Highlight text on the fly thanks to terminfo and sed.

A colleague today was looking for a way to pipe something to a command that highlights particular strings of text, keeping intact the stdin, similar to what you can see on some modern distros, ie Gentoo.

Grep is not the way as it only prints the lines which contain the pattern that we are looking for.

While there are a bunch of tools that can do that, like supercat, etc. I felt no need to install additional packages for something you can do with few lines of bash and knowing terminal capabilities.

Therefore I wrote this small script, put it in the PATH env variable. The script uses sed and makes use of the terminfo database and of the terminal capabilities to color the text, here it is in case you find it useful:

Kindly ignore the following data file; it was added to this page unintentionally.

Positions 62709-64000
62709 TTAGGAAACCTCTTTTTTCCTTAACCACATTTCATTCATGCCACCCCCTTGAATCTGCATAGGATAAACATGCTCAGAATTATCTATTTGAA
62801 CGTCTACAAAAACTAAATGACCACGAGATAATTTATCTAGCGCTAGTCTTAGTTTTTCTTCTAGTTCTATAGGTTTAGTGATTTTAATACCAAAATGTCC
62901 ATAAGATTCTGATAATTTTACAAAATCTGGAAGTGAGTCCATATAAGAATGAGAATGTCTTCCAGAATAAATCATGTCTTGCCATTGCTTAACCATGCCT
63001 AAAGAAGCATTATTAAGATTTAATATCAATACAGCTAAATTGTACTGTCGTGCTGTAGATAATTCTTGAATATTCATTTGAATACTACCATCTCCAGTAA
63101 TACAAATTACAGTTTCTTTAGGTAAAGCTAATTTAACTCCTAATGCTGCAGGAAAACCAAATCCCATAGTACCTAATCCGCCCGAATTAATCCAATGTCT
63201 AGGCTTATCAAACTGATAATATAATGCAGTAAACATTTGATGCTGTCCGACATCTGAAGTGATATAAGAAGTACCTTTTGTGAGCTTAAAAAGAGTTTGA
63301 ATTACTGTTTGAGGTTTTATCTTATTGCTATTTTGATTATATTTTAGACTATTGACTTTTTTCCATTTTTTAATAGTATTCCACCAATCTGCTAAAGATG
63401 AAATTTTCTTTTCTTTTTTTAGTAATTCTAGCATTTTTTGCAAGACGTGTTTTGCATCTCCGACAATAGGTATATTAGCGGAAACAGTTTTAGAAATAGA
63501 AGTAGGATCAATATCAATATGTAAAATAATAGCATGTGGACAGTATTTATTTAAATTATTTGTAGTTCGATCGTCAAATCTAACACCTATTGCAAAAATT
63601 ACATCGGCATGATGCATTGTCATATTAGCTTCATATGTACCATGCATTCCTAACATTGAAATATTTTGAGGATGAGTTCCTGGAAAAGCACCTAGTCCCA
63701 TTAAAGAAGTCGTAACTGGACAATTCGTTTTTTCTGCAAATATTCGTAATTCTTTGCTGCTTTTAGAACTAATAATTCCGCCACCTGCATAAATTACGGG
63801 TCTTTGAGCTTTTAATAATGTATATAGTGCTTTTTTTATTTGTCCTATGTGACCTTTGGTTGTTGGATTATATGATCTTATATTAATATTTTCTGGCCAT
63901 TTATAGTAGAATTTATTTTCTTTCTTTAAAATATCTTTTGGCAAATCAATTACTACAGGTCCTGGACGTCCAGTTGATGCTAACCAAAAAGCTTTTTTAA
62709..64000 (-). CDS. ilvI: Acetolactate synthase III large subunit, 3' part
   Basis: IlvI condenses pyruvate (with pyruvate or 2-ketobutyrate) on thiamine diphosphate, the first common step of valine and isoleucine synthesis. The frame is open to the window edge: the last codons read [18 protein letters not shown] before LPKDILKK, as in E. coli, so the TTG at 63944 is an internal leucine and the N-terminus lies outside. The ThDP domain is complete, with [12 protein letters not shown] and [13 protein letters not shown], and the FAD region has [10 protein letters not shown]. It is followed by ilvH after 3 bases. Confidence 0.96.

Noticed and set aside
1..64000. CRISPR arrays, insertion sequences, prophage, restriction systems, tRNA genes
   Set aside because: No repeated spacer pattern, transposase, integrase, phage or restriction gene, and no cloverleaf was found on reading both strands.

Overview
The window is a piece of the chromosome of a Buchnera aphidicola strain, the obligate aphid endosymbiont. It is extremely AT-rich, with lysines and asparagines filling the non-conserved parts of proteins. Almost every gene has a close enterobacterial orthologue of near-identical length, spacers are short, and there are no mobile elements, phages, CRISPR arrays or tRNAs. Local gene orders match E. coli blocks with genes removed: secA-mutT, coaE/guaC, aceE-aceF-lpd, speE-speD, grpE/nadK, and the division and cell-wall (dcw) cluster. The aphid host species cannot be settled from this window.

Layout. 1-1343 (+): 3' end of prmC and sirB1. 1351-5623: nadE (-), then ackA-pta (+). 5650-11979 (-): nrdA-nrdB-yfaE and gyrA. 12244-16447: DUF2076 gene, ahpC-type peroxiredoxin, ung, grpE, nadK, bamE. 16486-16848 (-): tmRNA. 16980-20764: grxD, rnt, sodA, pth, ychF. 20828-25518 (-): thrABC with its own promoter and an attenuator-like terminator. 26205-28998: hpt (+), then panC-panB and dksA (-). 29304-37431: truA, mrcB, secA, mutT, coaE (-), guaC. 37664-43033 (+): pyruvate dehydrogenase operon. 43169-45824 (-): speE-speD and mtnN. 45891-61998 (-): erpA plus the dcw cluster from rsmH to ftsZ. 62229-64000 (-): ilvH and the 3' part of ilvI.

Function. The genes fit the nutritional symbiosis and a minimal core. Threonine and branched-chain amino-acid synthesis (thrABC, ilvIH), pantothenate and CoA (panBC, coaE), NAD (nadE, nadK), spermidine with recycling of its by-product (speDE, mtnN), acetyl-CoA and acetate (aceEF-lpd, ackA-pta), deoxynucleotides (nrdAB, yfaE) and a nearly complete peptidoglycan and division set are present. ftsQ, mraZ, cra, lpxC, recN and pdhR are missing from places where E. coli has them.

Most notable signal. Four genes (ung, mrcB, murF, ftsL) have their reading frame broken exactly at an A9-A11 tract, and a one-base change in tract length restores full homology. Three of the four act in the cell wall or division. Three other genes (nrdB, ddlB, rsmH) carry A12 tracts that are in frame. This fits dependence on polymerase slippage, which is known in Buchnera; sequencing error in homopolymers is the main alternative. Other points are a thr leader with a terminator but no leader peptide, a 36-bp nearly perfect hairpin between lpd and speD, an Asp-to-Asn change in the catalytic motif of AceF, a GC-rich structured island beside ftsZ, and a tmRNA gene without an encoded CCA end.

red=$(tput bold;tput setaf 1)
normal=$(tput sgr0)
while read line; do
  echo $line | sed -e "s/\($1\)/$red\1$normal/"

If you don’t like red just read `man tput` and read this link about terminal codes.

Interested in doing anything to your PDFs beyond reading and annotating?Use sodapdf editor to make updates such as adjusting content, layout, margins, and more.

Example of usage:

It also accept regexps (in sed syntax, not perl syntax), for example:

$ sudo tail -f /var/log/system.log | highlight [Ss]potify

Comments Posted in Informatica, Lavoro, Linux, Programmazione
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  1. pallotron says:

    That is not what was needed Andrei. Grep is excluding lines that don’t match… we need to see the entire file.

  2. Andrei Dumitrescu says:

    Hello Angello,
    ‘grep –color’ does the same thing.

  3. salvo says:

    Ciao Angelo,
    finalmente hai ripreso a scrivere i tuoi post di programmazione.
    Ben tronato e scrivi pi√Ļ frequntemente.

  4. pallotron says:

    Yep, multitail is nice ūüôā

  5. Freddy says:

    The following is a must tool worth installing/compiling for any real “log monkey”: